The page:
Tapeworms are rebellious regardless of where they are found. Usually, they reside in the human stomach. Yes, your gut is a parasite’s natural habitat. They reside in the intestines, feed off of us, and lay eggs which we help to pass out and that way infect other animals.
Tapeworms perform quietly and relatively cautiously without putting our bodies in imminent danger. They understand that we are the host and won’t kill us and render them homeless. It is therefore hard to tell an infected person by symptoms. Often one will suspect their presence when you find traces in your poop. In rare cases of intestinal infection, there are signs like; upset stomach, loss of appetite, and weight loss. This is assuming that tapeworms are in your stomach. What if they shifted place of residence?
In the England Journal of Medicine, there was a contradicting case showing that tapeworms do not always reside in the gut. They can get to other parts of the body and cause severe damage. An Indian teenager infected by tapeworms is reported to have died of numerous cysts which had been formed by the parasites in his brain. His symptoms were characterized by tonic-clonic seizures, swollen eyes, confusion, and groin pain. Doctors found tapeworms in his brain and all over his body.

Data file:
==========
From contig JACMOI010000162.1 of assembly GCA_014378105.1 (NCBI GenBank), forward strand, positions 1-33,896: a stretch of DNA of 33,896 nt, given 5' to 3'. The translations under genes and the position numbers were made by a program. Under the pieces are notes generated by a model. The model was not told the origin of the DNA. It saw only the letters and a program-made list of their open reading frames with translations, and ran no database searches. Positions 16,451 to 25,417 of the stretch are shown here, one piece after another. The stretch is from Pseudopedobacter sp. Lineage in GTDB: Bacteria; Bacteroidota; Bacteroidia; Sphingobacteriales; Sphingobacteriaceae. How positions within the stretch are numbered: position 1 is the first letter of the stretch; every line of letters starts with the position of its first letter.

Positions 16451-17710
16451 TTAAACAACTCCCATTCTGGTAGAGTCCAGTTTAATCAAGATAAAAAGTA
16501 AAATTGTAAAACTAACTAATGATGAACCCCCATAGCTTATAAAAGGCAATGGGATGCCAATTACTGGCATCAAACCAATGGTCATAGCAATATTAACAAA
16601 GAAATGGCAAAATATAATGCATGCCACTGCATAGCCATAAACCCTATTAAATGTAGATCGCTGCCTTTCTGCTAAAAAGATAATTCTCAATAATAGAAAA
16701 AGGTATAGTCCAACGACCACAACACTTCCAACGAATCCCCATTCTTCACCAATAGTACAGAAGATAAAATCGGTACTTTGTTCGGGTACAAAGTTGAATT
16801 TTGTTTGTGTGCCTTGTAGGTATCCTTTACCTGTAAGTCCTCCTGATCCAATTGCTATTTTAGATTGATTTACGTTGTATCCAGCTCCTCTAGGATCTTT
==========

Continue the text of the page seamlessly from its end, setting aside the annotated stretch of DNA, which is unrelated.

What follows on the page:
According to the Mayo Clinic, it is possible for the parasites to migrate from the intestines but this kind of infection that spreads to the entire body may be a result of different disease pathways common in pigs.
The type of tapeworm an animal gets depends on the stage of life of that worm when ingested. There is a species known as Taenia solium which begins its cycle as an egg in the human body and quickly leaves when we poop. When pigs feed on the feces or drink dirty water they ingest the worms. The eggs hatch in the pig’s intestines and migrate to the animals’ muscles and organs. There are also beef tapeworms but they do not cause cysts. Pig tapeworms easily cause cysts and the infection is referred to as cysticercosis which differs from what we term as ‘having tapeworms’.
This case study demonstrates that humans can develop cysts by ingesting tapeworm eggs. This teenage boy must have eaten the eggs and they hatched, migrated, and developed cysts.
The specific disease the boy suffered from is rare in developed countries because the hygiene measures limiting human and animal interaction are high. Unfortunately, that doesn’t reduce worldwide statistics. WHO estimates that between 2.5 and 8.3 million people suffer from neurocysticercosis annually. Most affected areas are developing parts of Asia, Africa, and Latin America. Subsistence farmers in these areas lack access to disease-preventing resources and infections become common. Those in developed countries like the USA must count themselves lucky and be careful when they travel internationally.
Coil, William H. “Studies on the Embryogenesis of the TapewormCittotaenia Variabilis (Stiles, 1895) Using Transmission and Scanning Electron Microscopy.” Parasitology Research, vol. 59, no. 2, 1979, pp. 151–159.
Mackiewicz, John S. “Caryophyllidea (Cestoidea): Evolution and Classification.” Advances in Parasitology, vol. 19, 1982, pp. 139–206.